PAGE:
The Year in Review: Afghanistan

Finally, the beginning of the endgame

In Afghanistan, 2009 ended with a major military offensive against the Taliban in Helmand. As 2010 draws to a close, another massive Nato operation is under way, this time in Kandahar. For the Western forces involved, the search for an exit continues.

Although events in Afghanistan have followed a familiar pattern over the last 12 months, there have been developments that point towards an endgame. At the Nato conference in Lisbon, the Western countries declared that by 2015, lead on security would be passed to the Afghans, and a withdrawal of international forces would begin. On the ground, there are the first signs of stability, albeit slow and faltering. Parts of the south, the main battleground, from where we were reporting on ferocious battles not so long ago, have the beginnings of reconstruction, education and commerce – although the process of governance remains extremely fragile.

The past year also saw just how things have changed in terms of the geopolitics of the region – the Russians are coming. Two decades after using the Mujahedin to drive out Soviet forces, the US and its allies now crave Moscow's help. Russia has been asked to provide helicopters, train Afghan forces and allow supplies through its territories to replace the route through Pakistan which is getting regularly hit by Islamists.

The talks on Afghanistan between the former Cold War enemies were put on a formal footing at the Lisbon summit, described by secretary general Anders Fogh Rasmussen as the most important in the alliance's history.

The Russians are prepared to play along – they have already sold helicopters to the Polish army specifically for Afghan operations, and Afghan officers are attending a military academy near Moscow. Recently Russian officials took part alongside their American and Afghan counterparts in carrying out raids on heroin factories in Nangarhar province.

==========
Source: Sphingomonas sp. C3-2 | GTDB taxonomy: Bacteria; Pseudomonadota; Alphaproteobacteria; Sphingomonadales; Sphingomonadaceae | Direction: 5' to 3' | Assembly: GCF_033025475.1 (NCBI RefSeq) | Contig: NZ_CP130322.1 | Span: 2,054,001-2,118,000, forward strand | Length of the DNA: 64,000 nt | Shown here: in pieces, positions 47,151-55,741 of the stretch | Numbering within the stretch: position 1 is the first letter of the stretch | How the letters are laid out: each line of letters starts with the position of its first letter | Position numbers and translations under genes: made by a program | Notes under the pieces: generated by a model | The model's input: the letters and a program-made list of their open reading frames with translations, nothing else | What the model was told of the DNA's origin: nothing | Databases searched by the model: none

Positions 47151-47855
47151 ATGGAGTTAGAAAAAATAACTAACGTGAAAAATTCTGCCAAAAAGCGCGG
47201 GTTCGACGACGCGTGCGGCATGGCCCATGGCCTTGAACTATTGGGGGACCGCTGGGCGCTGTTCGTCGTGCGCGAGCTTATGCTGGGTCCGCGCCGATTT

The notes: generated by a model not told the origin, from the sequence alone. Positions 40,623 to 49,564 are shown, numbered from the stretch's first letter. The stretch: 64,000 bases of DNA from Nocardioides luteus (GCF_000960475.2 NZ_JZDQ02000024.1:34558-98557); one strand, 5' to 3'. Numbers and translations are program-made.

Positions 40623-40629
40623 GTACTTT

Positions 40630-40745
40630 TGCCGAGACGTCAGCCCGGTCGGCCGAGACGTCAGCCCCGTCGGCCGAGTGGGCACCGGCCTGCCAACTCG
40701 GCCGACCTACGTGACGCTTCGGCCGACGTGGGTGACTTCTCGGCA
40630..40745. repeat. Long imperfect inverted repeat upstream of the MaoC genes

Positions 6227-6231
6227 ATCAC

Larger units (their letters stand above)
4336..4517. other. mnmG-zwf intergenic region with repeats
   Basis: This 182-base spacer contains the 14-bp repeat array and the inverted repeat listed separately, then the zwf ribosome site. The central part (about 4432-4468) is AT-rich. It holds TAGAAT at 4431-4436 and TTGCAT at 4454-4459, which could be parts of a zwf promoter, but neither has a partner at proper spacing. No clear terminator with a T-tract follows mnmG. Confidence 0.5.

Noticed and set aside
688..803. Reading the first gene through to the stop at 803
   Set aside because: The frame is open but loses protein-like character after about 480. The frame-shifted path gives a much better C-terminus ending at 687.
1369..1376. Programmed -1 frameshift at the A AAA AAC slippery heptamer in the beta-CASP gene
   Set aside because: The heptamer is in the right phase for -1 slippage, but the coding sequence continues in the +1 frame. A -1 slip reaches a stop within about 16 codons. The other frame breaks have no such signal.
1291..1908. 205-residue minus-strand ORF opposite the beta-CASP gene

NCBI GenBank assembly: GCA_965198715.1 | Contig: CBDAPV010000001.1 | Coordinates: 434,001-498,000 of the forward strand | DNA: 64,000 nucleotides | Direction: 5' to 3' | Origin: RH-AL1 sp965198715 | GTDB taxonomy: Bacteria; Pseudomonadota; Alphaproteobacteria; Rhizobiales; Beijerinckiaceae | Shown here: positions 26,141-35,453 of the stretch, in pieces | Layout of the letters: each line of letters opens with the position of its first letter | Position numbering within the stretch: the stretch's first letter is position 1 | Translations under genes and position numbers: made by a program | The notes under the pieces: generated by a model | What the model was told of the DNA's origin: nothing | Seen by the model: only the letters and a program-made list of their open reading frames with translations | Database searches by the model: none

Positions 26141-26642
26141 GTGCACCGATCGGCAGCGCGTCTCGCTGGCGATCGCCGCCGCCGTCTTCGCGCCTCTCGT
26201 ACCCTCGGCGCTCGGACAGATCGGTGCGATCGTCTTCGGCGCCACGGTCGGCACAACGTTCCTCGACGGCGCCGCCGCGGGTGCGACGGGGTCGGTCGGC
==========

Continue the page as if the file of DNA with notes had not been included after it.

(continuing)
This will come at a price. Little is heard from the West now on the presence of Russian forces in the two breakaway Georgian regions of Abkhazia and South Ossetia. Moscow is also demanding that there should not be large-scale deployment of Nato forces in member states which once belonged to the Warsaw Pact, such as Poland and the Czech Republic.

And there is one problem the Russian help does not address – troops on the ground are leaving. The Canadians, whose forces based in Kandahar, the birthplace of the Taliban, have suffered high rates of casualties, and are pulling out of their combat role, as are the Dutch. The Italians, with Silvio Berlusconi keen on something which will give him some popularity amid all his extra-curricular troubles, have announced they will follow soon. But the Germans have committed to staying on for a longer period and their troops are at last beginning to take part in offensive operations. And then there is Britain's role.

A string of frontline towns in Helmand switched in the course of 2010 from UK to American control. There were never enough British boots on the ground to hold on to areas which have been wrested back from the Taliban, often at great cost. American forces in Helmand now outnumber British by two to one.

Some of the places which have passed under American command had become iconic for the British, nowhere more so than Sangin, where over 100 of the 342 fatalities of the conflict had taken place, mainly due to a relentless campaign of improvised explosive devices. Getting Sangin "off the books" for the British has lowered the tempo of the deaths and maimings, a welcome respite for the Coalition Government in London which has inherited a war it does not like.

What the military does not like is the constant clamour for a withdrawal timeline. This, say critics, encourages the Taliban and their Pakistani backers to keep the conflict going, while the Afghan President, Hamid Karzai, is aware that his international sponsors are seeking to bail out, and is driven into talks with some of the most reactionary sections of the insurgency.